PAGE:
In the mid-1940s, Universitario came the attention when they won back-to-back national championships (Witzig, 2006). After breaking his own personal record of 15 goals in 1939, Lolo picked up a total of 16 goals in 1945. Curiously, these titles can be attributed to the Fernández family: Arturo, Eduardo and Lolo were members of that team.

Assembling one of the most powerful teams in the history of Peru’s football, Lima’s club earned the trophy in 1946. The key to the Peruvian club was the trio of Victor Espinoza, Eduardo and Lolo Fernández. Under a new system of qualifying matches, the Limean side obtained 11 wins.

Toward the end of his career, Lolo and his club recaptured the trophy: it defeated Atlético Chalaco 4-3 to claim the first place in the Peruvian Championship in 1949 (Almanaque Mundial, 1977). In that year, the club celebrated its 25th anniversary.

A Universitario Icon

In contrast to players from other parts of the world, Fernández was not an international player, being one of the few footballers who had stayed with one club (Universitario) his entire athletic career despite several offers from top clubs (including Racing club of Argentina, Peñarol of Uruguay and Colo Colo of Chile). He refused, citing his strong connections to Universitario. This club is one of the most-supported squads in Peru. Curiously, Lolo remains Universitario’s all-time goalscorer with 157 goals.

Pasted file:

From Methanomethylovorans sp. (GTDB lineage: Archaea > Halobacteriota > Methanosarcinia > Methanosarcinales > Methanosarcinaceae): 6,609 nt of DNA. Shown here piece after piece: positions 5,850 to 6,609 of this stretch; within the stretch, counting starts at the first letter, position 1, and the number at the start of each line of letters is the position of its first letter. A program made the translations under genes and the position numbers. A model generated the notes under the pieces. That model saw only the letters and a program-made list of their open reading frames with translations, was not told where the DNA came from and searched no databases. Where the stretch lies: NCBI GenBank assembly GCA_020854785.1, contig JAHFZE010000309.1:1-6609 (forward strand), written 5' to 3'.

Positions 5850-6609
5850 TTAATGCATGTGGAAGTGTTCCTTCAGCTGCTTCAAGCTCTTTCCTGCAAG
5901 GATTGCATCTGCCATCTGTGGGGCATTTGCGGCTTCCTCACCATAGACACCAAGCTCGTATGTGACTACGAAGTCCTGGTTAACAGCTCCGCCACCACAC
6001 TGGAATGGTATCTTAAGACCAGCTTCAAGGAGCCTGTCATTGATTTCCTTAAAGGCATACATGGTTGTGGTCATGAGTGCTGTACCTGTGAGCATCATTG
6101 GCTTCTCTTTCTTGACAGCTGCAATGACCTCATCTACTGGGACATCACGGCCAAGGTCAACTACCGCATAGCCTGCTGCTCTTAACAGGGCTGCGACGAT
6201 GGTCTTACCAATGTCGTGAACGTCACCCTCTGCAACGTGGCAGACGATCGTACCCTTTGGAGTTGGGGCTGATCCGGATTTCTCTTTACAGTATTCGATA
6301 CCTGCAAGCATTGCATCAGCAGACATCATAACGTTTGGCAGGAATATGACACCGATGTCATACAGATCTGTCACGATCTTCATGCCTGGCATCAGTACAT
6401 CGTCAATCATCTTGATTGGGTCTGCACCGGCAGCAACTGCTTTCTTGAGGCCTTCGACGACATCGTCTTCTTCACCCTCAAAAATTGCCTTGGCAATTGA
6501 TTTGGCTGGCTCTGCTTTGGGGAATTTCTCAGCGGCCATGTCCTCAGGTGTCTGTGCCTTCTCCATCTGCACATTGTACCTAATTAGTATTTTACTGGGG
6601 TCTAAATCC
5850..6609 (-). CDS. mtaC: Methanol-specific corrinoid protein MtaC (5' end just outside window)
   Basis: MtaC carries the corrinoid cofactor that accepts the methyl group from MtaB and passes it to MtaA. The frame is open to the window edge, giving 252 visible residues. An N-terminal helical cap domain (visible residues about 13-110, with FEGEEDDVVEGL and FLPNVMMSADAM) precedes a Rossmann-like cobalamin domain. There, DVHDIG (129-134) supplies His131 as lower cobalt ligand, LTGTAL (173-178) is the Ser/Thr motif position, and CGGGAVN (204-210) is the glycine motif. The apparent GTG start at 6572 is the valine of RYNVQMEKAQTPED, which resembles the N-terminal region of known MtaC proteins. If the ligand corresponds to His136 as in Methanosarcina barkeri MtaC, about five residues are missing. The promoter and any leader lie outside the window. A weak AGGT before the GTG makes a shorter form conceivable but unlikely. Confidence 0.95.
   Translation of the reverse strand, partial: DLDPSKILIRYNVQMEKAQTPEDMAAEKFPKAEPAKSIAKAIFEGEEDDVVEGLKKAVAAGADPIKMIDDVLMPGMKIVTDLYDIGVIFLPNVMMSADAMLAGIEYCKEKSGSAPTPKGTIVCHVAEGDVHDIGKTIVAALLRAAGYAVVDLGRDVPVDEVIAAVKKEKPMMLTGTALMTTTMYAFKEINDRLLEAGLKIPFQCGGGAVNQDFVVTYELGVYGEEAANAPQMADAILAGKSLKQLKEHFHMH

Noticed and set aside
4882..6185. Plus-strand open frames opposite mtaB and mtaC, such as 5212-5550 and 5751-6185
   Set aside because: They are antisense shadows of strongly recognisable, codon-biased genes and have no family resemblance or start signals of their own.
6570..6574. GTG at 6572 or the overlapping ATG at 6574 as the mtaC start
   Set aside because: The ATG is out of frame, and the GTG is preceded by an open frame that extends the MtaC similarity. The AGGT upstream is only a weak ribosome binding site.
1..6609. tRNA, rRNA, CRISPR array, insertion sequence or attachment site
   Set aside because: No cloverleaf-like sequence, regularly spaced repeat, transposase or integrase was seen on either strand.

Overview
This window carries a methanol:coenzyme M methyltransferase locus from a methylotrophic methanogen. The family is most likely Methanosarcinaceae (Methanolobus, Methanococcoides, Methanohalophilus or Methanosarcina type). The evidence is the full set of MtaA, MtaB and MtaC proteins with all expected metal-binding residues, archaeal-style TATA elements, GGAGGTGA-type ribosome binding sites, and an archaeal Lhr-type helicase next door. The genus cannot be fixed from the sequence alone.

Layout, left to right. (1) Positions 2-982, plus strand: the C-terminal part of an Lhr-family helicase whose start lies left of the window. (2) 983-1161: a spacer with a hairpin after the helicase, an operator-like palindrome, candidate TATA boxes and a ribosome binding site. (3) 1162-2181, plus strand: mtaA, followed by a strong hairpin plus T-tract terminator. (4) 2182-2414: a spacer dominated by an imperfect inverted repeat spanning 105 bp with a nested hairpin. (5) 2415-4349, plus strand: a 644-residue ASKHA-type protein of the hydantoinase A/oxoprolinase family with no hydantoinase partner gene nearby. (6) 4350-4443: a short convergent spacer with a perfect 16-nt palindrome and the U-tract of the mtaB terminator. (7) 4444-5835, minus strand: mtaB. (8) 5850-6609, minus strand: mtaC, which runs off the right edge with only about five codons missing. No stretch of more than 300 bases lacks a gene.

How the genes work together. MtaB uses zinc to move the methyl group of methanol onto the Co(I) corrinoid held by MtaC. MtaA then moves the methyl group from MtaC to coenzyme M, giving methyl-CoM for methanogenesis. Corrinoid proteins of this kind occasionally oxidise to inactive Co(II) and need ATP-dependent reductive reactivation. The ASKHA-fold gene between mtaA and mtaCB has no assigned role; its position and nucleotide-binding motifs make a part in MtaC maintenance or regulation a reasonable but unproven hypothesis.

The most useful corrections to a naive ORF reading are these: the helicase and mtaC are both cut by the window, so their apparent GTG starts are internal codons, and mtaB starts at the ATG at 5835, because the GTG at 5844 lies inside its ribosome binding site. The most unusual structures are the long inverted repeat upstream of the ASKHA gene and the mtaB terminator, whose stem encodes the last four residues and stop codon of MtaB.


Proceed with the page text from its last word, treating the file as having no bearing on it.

Fernández, at the age of 40, retired from the world of soccer in the early 1950s during a series of exhibition matches in a stadium built by the country’s head of state Manuel Odría. On August, 30, 1953, his team had a sensational victory over his traditional rival Alianza Lima (4-2). Here, Lolo scored a hat-trick, among the most notable of his more than 157 goals during his career with the Lima-based club.

Before an audience of some 30,000 spectators, Fernández played only six minutes with Universitario during a game against Centro Iqueño, the darkest day for Peru’s football. His presence was symbolic in a memorable event at Lima’s national stadium. He left the national stadium to a roaring ovation.

After retiring from soccer, he worked mostly with top junior soccer teams from Universitario.

After a battle with Alzheimer, on September 17, 1996, Lolo Fernández died in a Lima hospital at the age of 83. It was a great loss to South America’s sport.